Wow, what an interesting, action packed day. It was a lot better day than Monday.
First, a heartfelt thanks to all the people who’ve wished me happy birthday. It’s nice to be remembered.
Today was the day for my MRI and meeting with the gastric surgeon, and it all happened. I was up at 3am for a widdle and couldn’t go back to sleep, when I suddenly realised I hadn’t updated or printed my weight graph for the surgeon. Up I got and one thing led to another and I didn’t go back to bed.
I got to the bus stop at five to six am and a guy I’d briefly spoken to on Monday was there again (of course). But amazingly, the concrete bench seat that had been 50m away from the bus stop on Monday, and that I’d joked about to him as being a bit useless, was right there at the stop! It had been moved where we wanted it since Monday! What is this, thought power?
We chatted a bit and he said he works as a financial investigator, a financial fraud accountant. Wow. I wish we’d had a chance to talk more — I’m intrigued.
This time the bus/train/bus to the Mount Medical Centre was smooth as silk. I got there dead on 7:15am, but they kept me waiting until 7:40am anyway. Sigh.
The MRI of my upper spine and shoulders was uneventful. It took about 20 mins and wasn’t as enjoyable as the one in West Perth last year, not as musical. The WP one was full of rhythms, syncopations, beats … it was like a Steve Reich performance. This one was just lots of loud hums and clunks. Nothing to report – it’s only precautionary. If the orthopaedic surgeon finds any problem when looking at the scan, he’ll contact me but I don’t have any appointment.
Then I had time for a quick toasted sandwich and coffee for breakfast in the building next door, and off to the surgeon’s rooms. He was late. Coming from his home in Waikiki, he was stuck in traffic. I hope he appreciates that it happens to us all next time I’m late.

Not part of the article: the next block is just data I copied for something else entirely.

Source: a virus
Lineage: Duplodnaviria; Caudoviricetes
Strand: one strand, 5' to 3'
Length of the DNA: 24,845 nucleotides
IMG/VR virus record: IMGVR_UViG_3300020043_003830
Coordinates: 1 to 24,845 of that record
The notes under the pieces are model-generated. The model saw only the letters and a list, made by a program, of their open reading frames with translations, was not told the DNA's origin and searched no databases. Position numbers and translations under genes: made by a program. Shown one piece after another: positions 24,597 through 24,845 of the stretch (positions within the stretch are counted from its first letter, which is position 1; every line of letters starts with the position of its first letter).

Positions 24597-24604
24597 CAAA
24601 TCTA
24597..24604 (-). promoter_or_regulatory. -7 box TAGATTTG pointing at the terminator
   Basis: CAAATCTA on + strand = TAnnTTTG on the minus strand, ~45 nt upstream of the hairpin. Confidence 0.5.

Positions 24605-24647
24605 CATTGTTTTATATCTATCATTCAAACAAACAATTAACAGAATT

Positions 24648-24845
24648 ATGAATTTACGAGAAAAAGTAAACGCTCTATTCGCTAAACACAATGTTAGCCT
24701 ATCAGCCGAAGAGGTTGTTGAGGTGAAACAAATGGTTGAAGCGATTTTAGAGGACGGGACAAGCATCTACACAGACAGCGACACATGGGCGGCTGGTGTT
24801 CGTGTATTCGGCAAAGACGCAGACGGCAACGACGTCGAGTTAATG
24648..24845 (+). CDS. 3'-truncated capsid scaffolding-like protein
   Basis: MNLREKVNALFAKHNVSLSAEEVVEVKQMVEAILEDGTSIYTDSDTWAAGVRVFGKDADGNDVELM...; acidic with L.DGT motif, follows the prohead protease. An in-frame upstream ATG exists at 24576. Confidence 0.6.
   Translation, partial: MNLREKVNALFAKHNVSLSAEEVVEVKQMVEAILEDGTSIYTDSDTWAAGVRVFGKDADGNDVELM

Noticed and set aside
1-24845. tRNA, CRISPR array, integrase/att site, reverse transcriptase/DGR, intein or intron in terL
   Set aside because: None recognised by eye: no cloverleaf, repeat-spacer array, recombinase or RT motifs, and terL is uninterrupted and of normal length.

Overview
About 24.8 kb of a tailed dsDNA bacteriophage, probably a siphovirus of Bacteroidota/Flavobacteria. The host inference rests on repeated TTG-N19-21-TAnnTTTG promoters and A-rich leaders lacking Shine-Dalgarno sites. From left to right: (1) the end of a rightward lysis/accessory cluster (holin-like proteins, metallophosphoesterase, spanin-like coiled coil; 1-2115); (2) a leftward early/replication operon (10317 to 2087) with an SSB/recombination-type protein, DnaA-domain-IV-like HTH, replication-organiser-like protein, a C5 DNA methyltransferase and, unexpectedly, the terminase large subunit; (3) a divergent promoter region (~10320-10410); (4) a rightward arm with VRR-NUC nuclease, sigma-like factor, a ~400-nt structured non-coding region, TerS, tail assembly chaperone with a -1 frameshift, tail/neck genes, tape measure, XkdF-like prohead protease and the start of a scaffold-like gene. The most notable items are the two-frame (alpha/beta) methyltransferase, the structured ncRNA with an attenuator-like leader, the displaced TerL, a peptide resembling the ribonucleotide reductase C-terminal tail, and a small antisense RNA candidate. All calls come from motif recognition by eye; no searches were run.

While I waited, we all (two other couples) started talking, and it turned out that one from both couples had just had the sleeve operation done, a couple of weeks ago. How is it? Fine, no problems they said. In on Monday, out on Wednesday, no pain, no difficulties. You just have to get used to a strictly controlled liquid diet for the first 6 – 8 weeks. Anything you consume must fit through a straw – thin soup, custard, yoghurt, egg nogs, pureed veges (baby food packs), V8 vegetable juice and so on. Nothing fizzy or carbonated. Definitely no beer.
After that 6-8 week period, as long as there are no problems, you can eat anything you feel like, within reason. No big steaks or Hungry Jacks – the food has to be capable of being put in a blender and reduced. You don’t have to do that — it’s just a measure of the food’s … toughness? Bulk, actually.
He arrived then and I was first in. We had a good discussion about sleeve or Roux en Y procedure – look up Gastric Bypass on Wikipedia. One fixes type II diabetes within days but is a slightly more difficult procedure with slightly increased long term risks of bleeds and leaks. The sleeve still fixes diabetes, but it takes longer, up to a year. It depends more on the weight loss. But it’s a less risky operation and has better long term results. OK, sleeve it is, then.
However, he has to take my gastric band out first, as it’s too difficult to combine the two operations. The band will have caused scar tissue around the top of the stomach and that has to settle down for a while. I’m having a colonoscopy on 24 March, so the band removal is scheduled for Wed 2 April. Nett cost to me after rebates – $1,500. $3,000 to put it in, $1500 to remove it. Oh well 🙂